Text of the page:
German electric vehicle rental company nextmove recently conducted what could only be described as the ultimate Autobahn efficiency and range test, pitting the Tesla Model S, 3, and X against the upstart Audi e-tron and the bang-for-your-buck Hyundai Kona Electric. Following the EV rental firm’s test, it was evident that veteran automakers such as Audi still have a long way to go before they catch up to Tesla’s experience in electric cars.
Eight vehicles were used for nextmove’s test: a Model S 100D (equipped with 19” winter tires), two Tesla Model X 100D (one fitted with 19” winter tires and the other fitted with 20” summer tires), one Tesla Model 3 Dual Motor AWD (equipped with 19” summer tires), two Audi e-tron (one with digital side mirrors and another with classic mirrors; both equipped with 21” summer tires), and two Hyundai Kona Electric (one fitted with 17” summer tires and the other fitted with 17” winter tires). Each vehicle’s tire pressure was set according to manufacturer specifications, and each was driven by an experienced electric car driver.
Several rules were observed to keep the Autobahn test as controlled as possible. Cruise control was only utilized once the target cruising speed of 130 kph (81 mph) and 150 kph (93 mph) was reached. Features such as Regenerative Braking were also avoided, and heating was largely disabled. Thet route was 85 km (52.8 miles) long, with the vehicles traveling 130 kph one way and 150 kph in the other.
The results of both the 130 kph (81 mph) and 150 kph (93 mph) tests revealed that the Tesla Model 3 was the most efficient vehicle among the eight that the EV rental company evaluated. Following the Model 3 was the Hyundai Kona Electric in summer tires, which is, in turn, followed by the Tesla Model S 100D. The largest vehicle in the group, the Tesla Model X, proved less efficient than the Model 3, Model S, and Kona Electric, but it proved notably more efficient than the Audi e-tron.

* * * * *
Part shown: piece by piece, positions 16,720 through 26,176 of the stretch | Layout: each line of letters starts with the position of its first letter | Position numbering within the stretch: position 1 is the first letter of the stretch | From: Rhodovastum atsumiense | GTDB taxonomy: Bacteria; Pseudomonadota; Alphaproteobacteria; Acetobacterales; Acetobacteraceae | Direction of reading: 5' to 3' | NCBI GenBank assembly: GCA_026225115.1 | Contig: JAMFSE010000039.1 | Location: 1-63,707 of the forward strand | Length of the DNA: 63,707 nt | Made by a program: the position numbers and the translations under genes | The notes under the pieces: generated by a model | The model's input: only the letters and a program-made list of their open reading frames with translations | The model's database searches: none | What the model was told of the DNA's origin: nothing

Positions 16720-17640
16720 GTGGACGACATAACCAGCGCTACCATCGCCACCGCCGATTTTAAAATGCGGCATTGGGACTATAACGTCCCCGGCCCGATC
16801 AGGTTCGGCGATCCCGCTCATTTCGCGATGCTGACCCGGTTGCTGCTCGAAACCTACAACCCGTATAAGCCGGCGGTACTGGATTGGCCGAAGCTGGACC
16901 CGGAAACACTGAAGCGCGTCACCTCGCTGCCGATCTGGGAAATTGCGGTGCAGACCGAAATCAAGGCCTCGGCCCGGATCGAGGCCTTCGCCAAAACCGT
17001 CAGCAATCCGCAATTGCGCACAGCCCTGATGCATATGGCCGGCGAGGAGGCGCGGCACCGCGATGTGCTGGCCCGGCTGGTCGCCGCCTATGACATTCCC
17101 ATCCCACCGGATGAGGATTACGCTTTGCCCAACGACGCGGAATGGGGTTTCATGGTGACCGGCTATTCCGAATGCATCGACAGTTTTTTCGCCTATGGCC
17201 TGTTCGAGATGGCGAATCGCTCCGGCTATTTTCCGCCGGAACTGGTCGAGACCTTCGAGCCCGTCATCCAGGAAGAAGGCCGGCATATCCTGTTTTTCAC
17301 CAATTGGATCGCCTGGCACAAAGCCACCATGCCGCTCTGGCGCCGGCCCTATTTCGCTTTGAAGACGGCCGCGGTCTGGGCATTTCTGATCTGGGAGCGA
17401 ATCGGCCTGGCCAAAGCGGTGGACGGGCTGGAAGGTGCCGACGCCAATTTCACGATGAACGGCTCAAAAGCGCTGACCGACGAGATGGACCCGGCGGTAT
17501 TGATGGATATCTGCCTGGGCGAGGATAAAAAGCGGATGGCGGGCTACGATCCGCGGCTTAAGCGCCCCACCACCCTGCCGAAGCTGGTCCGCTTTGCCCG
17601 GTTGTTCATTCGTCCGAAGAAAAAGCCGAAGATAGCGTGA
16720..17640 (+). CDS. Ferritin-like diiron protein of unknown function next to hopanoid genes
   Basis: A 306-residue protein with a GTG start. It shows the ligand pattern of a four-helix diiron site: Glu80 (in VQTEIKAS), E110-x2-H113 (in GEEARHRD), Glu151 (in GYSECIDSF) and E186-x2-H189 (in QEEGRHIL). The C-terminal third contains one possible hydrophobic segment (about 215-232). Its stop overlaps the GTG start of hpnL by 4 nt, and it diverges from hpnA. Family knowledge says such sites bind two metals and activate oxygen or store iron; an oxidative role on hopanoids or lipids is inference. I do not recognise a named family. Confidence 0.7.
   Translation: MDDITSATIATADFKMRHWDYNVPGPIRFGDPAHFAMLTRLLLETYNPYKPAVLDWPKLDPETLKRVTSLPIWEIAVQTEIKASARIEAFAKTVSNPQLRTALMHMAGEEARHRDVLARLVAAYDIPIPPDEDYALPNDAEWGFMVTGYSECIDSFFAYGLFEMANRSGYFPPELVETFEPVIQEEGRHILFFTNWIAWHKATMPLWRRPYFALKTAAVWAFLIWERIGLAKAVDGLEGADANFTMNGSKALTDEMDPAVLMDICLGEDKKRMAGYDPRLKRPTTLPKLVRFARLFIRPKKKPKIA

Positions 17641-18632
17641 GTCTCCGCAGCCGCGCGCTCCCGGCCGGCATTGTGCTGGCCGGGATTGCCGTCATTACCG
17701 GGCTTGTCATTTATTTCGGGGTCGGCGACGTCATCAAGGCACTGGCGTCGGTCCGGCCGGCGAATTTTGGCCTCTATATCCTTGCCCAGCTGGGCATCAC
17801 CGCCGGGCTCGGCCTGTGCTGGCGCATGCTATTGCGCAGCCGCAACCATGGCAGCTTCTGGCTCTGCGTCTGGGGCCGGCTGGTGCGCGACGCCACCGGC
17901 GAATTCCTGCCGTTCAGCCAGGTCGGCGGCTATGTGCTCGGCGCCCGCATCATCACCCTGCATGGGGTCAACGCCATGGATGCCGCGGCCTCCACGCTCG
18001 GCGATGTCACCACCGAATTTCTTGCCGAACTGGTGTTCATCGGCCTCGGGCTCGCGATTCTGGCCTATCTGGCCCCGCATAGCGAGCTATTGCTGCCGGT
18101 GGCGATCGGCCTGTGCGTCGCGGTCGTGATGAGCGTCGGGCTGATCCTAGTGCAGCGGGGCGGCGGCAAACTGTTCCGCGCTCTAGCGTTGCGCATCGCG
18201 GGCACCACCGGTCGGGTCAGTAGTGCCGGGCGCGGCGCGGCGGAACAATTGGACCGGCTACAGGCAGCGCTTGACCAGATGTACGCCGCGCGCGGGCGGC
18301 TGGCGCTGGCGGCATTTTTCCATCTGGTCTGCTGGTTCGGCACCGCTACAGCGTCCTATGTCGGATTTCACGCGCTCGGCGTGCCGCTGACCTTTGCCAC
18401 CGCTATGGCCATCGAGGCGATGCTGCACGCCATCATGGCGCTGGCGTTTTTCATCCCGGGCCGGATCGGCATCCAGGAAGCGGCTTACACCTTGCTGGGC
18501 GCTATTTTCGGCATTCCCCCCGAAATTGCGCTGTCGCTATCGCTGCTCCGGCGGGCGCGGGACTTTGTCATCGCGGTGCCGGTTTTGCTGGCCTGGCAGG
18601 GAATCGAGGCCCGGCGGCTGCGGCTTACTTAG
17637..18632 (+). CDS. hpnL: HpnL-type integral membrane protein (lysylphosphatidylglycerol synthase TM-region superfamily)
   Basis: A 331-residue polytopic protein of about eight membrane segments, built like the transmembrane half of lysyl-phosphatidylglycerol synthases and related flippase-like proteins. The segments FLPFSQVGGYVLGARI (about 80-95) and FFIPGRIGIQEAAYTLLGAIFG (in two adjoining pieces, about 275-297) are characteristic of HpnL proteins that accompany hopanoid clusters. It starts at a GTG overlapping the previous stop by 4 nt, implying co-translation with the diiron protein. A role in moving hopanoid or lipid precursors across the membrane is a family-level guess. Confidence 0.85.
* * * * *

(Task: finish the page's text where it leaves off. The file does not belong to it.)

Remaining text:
The Audi e-tron and the Tesla Model X had already gone head-to-head in a nextmove test in the past. During the previous test, the EV rental company utilized a pre-production version of the Audi e-tron, and it proved to be the electric equivalent of a gas-guzzler, being 23% less efficient than the larger, heavier Tesla Model X.
While the Audi e-tron performed much better against the Tesla Model X than its pre-production counterpart in the recent test, the all-electric SUV still proved less efficient than the Silicon Valley-made crossover. Quite interestingly, the difference in energy consumption between the Tesla Model X and Audi e-tron was more prominent at lower speeds than at higher speeds.
Tesla’s Model S, 3, and X cleared the house in terms of range. During the 130 kph test, the Model S 100D showed a range of 480 km (298 miles), the Model X 100D showed a range of 409 km (254 miles), and the Model 3 managed a range of 406 km (252 miles). The Hyundai Kona Electric turned in a respectable 322 km (200 miles), and the Audi e-tron, in last place, managed 301 km (187 miles).
The results of the 150 kph test were quite similar. The Model S, X and 3 proved superior once more with a range of 428 km (265 miles), 359 km (223 miles), and 358 km (222 miles). The Hyundai Kona Electric managed 283 km (176 miles), while the Audi e-tron achieved a range of 275 km (171 miles). With these results in mind, it appears that veteran automakers such as Audi still have their work cut out for them in terms of designing electric vehicles that offer a balance of power, efficiency, and range.
It should be noted that the Tesla Model X utilized by nextmove in its Autobahn efficiency test was a 100D unit, and thus, the vehicle was not yet equipped with the company’s updated high-efficiency drive units. With a “Raven” Model S and Model X in the equation, the German EV rental company’s test could very well have ended in a far more lopsided manner.
The full results of nextmove‘s eight-way comparative test could be accessed here.
Watch nextmove’s Autobahn efficiency test in the video below. English subtitles are available.